The Zero Anthropology Project

Webfolio for Maximilian C. ForteZERO ANTHROPOLOGY PROJECT






This is an edited version of a list of quotations from two anthropologists, prominent in the history of the discipline in Europe and North America.

Two relatively short articles from the 1960s that I found useful, provided a number of insights that serve to bolster some of the other essays on this site. These are merely my selective “notes and quotes” from those two articles, with limited commentary aside from my headings—think of it as an extended footnote. A short commentary follows at the end.

Stanley Diamond, “A Revolutionary Discipline”. Current Anthropology, Vol. 5, No. 5 (Dec., 1964), pp. 432–437

Anthropology: “off the mainstream”

“Although careerism and slick professionalism have made their inroads among us, we are still largely self-selected to study people off the mainstream of contemporary civilization” (p. 432).

We speak for others

“we speak for societies that cannot speak for themselves” (p. 432)

Only the civilized outsider can document, create the idea of the primitive

“it is only a representative of our civilization who can, in adequate detail, document the differences, and help create an idea of the primitive which would not ordinarily be constructed by primitives themselves”. (p. 433)

“There is, then, no final or static or exclusively objective picture of primitive society. We snap the portrait, using film of different sensitivity for different purposes. Moreover, there is no really sophisticated portrait of primitive society which can be transmitted to us by an actor from within the system, precisely because it is our experience of civilization that leads us to see problems (for us) where he perceives routine, and to pose questions that the primitive person is unlikely to ask about his own culture”. (p. 433)

Claude Lévi-Strauss, “Anthropology: Its Achievements and Future”. Current Anthropology, Vol. 7, No. 2 (Apr., 1966), pp. 124–127.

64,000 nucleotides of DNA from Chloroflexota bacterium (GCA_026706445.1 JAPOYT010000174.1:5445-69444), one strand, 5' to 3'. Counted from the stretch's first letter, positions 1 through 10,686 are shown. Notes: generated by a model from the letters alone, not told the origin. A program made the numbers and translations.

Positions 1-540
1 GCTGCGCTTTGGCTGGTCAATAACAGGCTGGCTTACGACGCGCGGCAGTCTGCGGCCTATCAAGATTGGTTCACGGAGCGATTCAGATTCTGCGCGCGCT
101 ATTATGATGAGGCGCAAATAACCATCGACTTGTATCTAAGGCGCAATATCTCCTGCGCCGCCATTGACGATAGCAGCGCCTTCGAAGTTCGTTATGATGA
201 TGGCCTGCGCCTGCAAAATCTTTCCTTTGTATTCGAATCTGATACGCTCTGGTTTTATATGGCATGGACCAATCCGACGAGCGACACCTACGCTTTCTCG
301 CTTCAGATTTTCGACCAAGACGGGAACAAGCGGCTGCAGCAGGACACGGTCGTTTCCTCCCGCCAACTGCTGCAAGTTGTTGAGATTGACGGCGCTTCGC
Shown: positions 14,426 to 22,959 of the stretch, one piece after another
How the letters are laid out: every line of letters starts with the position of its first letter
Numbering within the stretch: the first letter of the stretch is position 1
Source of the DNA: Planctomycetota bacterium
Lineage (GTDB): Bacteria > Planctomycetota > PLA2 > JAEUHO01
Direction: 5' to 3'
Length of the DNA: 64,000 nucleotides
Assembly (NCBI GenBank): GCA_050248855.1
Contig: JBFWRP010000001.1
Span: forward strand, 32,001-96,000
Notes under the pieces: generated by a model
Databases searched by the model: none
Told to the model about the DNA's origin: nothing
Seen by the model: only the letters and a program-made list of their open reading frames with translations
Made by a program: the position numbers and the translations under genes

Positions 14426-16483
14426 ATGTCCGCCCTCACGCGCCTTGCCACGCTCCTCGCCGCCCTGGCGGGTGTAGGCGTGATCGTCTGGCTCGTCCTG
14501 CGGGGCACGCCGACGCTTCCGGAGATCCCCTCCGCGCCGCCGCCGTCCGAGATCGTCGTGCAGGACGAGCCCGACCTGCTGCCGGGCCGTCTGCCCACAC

Anthropology = the study of always disappearing primitives

“The day will come when the last primitive culture will have disappeared from the earth, compelling us to realize only too late that the fundamentals of mankind are irretrievably lost”. (p. 124)

“It has become the fashion in certain circles to speak of anthropology as a science on the wane, on account of the rapid disappearance of its traditional subject matter: the so-called primitives”. (p. 124)

“It is precisely because the so-called primitive peoples are becoming extinct that their study should now be given absolute priority”. (p. 125)

“the physical disappearance of populations that remained faithful till the very end to their traditional way of life does, indeed, constitute a threat to anthropology” (p. 125)

Human nature is singular, the expressions are diverse (or how differences are superficial)

“enlarging our narrow-minded humanism to include each and every expression of human nature” (p. 124)

“it is already certain that the outer differences conceal a basic unity” (p. 127)

“we may never again be able to recognize and study this image of ourselves” (p. 127)

The futility of a native anthropology

“The suggestion has been made that in order to render anthropology less distasteful to its subjects it will suffice to reverse the roles and occasionally allow ourselves to be “ethnographized” by those for whom we were once solely the ethnographers. In this way, each in turn will get the upper hand. And since there will be no permanent privilege, nobody will have grounds to feel inferior to anybody else. At the same time, we shall get to know more about ourselves through the eyes of others, and human knowledge will derive an ever growing profit from this reciprocity of perspective”.

“Well-meant as it undoubtedly is, this solution appears to me naive and unworkable, as though the problems were as simple and superficial as those of children unaccustomed to playing together, whose quarrels can be settled by making them follow the elementary rule: ‘Let me play with your dolls and I shall let you play with mine’”. (pp. 125–126)

Having natives do anthropology, does not change anthropology